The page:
Mir, which was flooded in August 2017 and has been idle since, will be subject to deep-level exploration down to about 1,300m to confirm the mine's reserves. That step is not projected to wrap up until early 2022.
"Based on the results of the exploration works, pilot holes will be drilled to start preparation of deposit opening design documents within one to two years," the company said. "This work is to be completed before 2024."
At the same time, Alrosa said it will be examining conceptual design activities for water disposal at the mine and will select ventilation and gas safety technology that will work the best with Mir.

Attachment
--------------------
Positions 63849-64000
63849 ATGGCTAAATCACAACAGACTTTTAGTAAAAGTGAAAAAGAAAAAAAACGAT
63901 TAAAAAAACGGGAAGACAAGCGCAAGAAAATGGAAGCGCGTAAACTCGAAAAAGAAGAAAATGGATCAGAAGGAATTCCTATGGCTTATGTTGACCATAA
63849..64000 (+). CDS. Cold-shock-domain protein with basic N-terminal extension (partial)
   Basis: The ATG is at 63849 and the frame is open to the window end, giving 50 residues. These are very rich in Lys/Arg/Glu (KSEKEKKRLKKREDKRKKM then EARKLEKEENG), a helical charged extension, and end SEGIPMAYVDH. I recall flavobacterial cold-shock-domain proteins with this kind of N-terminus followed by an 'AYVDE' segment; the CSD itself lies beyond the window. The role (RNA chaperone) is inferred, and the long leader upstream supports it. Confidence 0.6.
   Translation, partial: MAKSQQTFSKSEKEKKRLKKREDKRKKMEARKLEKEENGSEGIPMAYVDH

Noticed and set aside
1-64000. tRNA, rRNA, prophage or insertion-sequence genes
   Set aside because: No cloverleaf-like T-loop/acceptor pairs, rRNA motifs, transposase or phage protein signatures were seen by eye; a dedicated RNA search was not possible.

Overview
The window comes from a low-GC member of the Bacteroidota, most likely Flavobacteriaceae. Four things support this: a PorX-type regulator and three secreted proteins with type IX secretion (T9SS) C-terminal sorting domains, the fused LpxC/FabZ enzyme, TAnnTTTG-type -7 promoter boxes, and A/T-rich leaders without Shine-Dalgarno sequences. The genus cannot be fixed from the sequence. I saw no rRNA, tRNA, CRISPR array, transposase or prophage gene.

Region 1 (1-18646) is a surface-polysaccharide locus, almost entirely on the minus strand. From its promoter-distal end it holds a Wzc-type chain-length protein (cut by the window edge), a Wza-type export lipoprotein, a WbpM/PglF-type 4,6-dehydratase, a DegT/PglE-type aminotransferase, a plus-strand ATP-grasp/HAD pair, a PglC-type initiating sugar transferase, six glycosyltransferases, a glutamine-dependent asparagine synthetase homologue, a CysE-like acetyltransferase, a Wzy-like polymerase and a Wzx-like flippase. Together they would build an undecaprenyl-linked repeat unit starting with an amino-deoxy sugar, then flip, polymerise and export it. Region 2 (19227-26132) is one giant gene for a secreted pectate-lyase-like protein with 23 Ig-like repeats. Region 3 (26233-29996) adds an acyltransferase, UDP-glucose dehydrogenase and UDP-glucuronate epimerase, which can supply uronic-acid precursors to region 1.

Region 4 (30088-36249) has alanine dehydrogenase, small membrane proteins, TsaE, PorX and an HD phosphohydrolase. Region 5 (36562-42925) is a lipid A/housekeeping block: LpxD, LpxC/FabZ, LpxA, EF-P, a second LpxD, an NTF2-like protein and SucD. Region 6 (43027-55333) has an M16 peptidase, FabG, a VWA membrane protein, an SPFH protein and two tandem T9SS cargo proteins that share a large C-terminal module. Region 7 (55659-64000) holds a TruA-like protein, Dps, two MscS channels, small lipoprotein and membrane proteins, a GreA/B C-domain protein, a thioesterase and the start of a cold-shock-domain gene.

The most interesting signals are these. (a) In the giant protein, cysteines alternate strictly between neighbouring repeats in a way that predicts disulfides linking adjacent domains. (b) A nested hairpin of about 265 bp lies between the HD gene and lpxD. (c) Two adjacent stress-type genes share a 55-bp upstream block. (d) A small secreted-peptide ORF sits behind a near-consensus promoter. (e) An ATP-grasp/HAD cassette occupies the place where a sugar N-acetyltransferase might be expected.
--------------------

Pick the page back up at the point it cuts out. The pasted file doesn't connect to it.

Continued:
If it is decided that restoration of the underground operation is feasible, the miner said construction could take six to eight years.
"Mir mine restoration can start no earlier than 2024 and only if the studies yield positive results, and if it is confirmed that construction and mining can be done with the highest level of occupational safety," officials stressed.
"Alrosa's decision about further development of this mine will be based solely on safety considerations and economic viability."
Alrosa, which said that it has the largest rough diamonds reserves in the world, accounts for about one-third of the world's rough diamond production.